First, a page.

Friday, August 19, 2011

Do You Want Orange Juice With That? 2012?

"That glass of sunshine sitting on the breakfast table isn't as pure and simple as you think it is, according to an exposé of the orange juice industry.
Although orange juice "has come to symbolize purity in a glass," it may be heat processed, watered down, sugared up, doctored by flavour engineers and stored for a year. "

Dirty Little Secret: Orange Juice Is Artificially Flavored to Taste Like Oranges

Dirty Little Secret: Orange Juice Is Artificially Flavored to Taste Like Oranges"How do you make orange juice? Simple! Squeeze oranges and drink. How do big box companies make orange juice? Complicated! Squeeze oranges, remove oxygen, re-flavor the now flavorless orange juice with artificially orange "flavor packs" and...drink? Uhh...
I never thought about it but it makes incredible sense now. Orange juice from Tropicana, Simply Orange, Minute Maid, Florida's Natural, etc.—they're all ridiculously consistent in their flavor. And the trick isn't to get the most delicious tasting oranges but rather to create their own unique artificial flavor.

It all starts with the stripping of the oxygen. Once the juice is squeezed and stored in gigantic vats, they start removing oxygen. Why? Because removing oxygen from the juice allows the liquid to keep for up to a year without spoiling. But! Removing that oxygen also removes the natural flavors of oranges. Yeah, it's all backwards. So in order to have OJ actually taste like oranges, drink companies hire flavor and fragrance companies, the same ones that make perfumes for Dior, to create these "flavor packs" to make juice taste like, well, juice again. A 2009 report says:
The formulas vary to give a brand's trademark taste. If you're discerning you may have noticed Minute Maid has a candy like orange flavor. That's largely due to the flavor pack Coca-Cola has chosen for it. Some companies have even been known to request a flavor pack that mimics the taste of a popular competitor, creating a "hall of mirrors" of flavor packs. Despite the multiple interpretations of a freshly squeezed orange on the market, most flavor packs have a shared source of inspiration: a Florida Valencia orange in spring.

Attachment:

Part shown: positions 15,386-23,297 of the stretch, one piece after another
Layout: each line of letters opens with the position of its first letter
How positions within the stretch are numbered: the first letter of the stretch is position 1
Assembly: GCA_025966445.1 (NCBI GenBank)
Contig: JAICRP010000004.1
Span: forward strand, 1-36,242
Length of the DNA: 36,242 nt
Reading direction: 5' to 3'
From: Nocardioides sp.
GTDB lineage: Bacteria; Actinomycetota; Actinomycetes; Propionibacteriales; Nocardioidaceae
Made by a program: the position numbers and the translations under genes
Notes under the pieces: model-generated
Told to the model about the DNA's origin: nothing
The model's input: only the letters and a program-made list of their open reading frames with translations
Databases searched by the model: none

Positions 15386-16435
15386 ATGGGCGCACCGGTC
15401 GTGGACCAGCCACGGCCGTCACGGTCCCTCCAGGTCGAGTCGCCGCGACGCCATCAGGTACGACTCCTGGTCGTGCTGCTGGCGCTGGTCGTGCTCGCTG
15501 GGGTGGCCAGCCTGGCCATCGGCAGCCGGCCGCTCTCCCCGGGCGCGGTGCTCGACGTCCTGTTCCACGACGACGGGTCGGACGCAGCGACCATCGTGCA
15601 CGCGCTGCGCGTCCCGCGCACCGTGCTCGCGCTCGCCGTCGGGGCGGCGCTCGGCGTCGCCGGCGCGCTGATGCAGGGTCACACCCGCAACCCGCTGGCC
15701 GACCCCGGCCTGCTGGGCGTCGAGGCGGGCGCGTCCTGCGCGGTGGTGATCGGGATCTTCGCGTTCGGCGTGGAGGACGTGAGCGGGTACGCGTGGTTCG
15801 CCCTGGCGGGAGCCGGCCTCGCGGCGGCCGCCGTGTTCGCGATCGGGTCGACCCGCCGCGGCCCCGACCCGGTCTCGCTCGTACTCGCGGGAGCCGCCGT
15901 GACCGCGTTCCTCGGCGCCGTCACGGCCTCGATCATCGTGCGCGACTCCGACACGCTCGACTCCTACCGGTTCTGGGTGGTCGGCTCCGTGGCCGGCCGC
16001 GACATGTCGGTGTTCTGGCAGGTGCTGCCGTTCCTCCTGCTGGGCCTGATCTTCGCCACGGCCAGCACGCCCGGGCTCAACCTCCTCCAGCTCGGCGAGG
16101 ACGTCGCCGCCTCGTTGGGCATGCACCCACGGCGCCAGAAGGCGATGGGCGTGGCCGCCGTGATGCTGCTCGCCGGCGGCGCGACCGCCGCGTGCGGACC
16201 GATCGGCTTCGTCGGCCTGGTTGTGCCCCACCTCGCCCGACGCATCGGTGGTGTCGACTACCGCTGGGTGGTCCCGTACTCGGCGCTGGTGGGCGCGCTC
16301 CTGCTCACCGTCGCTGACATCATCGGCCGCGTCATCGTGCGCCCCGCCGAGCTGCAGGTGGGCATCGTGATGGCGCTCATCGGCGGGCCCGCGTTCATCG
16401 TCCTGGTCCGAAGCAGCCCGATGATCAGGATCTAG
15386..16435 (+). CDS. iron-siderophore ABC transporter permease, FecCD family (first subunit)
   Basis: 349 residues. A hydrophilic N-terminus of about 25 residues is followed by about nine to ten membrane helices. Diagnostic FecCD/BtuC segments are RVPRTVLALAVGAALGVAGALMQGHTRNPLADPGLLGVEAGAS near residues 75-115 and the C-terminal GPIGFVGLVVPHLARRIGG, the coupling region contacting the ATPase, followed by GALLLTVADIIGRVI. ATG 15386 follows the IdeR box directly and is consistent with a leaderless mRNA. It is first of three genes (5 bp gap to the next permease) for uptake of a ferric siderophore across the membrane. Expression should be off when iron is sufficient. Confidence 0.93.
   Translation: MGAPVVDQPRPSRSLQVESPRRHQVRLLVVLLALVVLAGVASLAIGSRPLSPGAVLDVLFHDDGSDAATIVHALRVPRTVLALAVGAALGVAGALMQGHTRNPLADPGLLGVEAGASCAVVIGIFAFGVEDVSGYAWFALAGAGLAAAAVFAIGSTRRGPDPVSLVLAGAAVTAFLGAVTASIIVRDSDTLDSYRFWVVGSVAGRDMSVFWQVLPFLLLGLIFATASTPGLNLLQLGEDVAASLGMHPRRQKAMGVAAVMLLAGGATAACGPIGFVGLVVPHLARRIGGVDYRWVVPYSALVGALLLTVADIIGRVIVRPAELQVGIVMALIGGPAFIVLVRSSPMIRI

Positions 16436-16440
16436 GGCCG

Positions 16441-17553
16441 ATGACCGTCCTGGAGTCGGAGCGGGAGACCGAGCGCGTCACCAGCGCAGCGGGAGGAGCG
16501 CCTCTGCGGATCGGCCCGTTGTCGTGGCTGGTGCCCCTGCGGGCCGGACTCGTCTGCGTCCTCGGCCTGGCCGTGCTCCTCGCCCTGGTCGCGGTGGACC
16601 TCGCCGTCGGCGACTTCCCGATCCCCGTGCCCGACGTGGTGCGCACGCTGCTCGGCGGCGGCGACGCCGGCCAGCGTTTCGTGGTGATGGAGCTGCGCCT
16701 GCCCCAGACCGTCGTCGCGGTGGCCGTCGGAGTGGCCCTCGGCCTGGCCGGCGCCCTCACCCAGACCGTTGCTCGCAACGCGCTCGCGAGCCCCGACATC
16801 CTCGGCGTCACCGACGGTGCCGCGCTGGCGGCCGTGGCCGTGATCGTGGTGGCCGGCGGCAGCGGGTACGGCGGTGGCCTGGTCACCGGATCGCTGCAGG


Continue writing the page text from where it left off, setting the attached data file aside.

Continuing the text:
The flavor packs aren't listed in the ingredients because they're technically derived from "orange essence and oil", whatever that means. So just remember, when you buy Orange Juice next time, even though it says 100% juice (which it is), it's still 100% artificially flavored. [Food Renegade via Hacker News]

Orange Juice: What’s Really in the Box?

"Before you feed your libido with a vitamin C-packed glass of orange juice, you might want to consider reaching for the whole fruit instead.

In her book, Squeezed: What You Don’t Know About Orange Juice, Alissa Hamilton tells you what’s really in that not from concentrate box from the grocery store.
To keep it from oxidizing, manufacturers process Valencia orange juice to remove oxygen before it’s stored in huge tanks for almost a year at a time.

When the juice is stripped of oxygen it is also stripped of flavor providing chemicals. Juice companies therefore hire flavor and fragrance companies, the same ones that formulate perfumes for Dior and Calvin Klein, to engineer flavor packs to add back to the juice to make it taste fresh.
So how can we make sure our daily dose of vitamin C doesn’t come with a “flavor pack” of chemicals? Fresh squeezed juice is a great option, if you have a shop near you that does that kind of thing. Of course, you can also juice your own. My favorite option, though, is the one Hamilton suggests in her post on the topic: eating the whole orange. As she points out:
It’s higher in vitamin C than a glass of processed juice and the flavor is incomparable. The thick-skinned, easy to peel and separate Navel has been marketed as the eating orange of choice. But Navels have a lackluster flavor compared to the Valencia.
Sampling a Florida Valencia is a timely and good experiment, if only to refresh your senses and awaken them to the taste that your favorite brand of orange juice strives to imitate. Sure a whole Valencia orange may be messy, but all things considered, so is a glass of OJ produced by any of the major labels.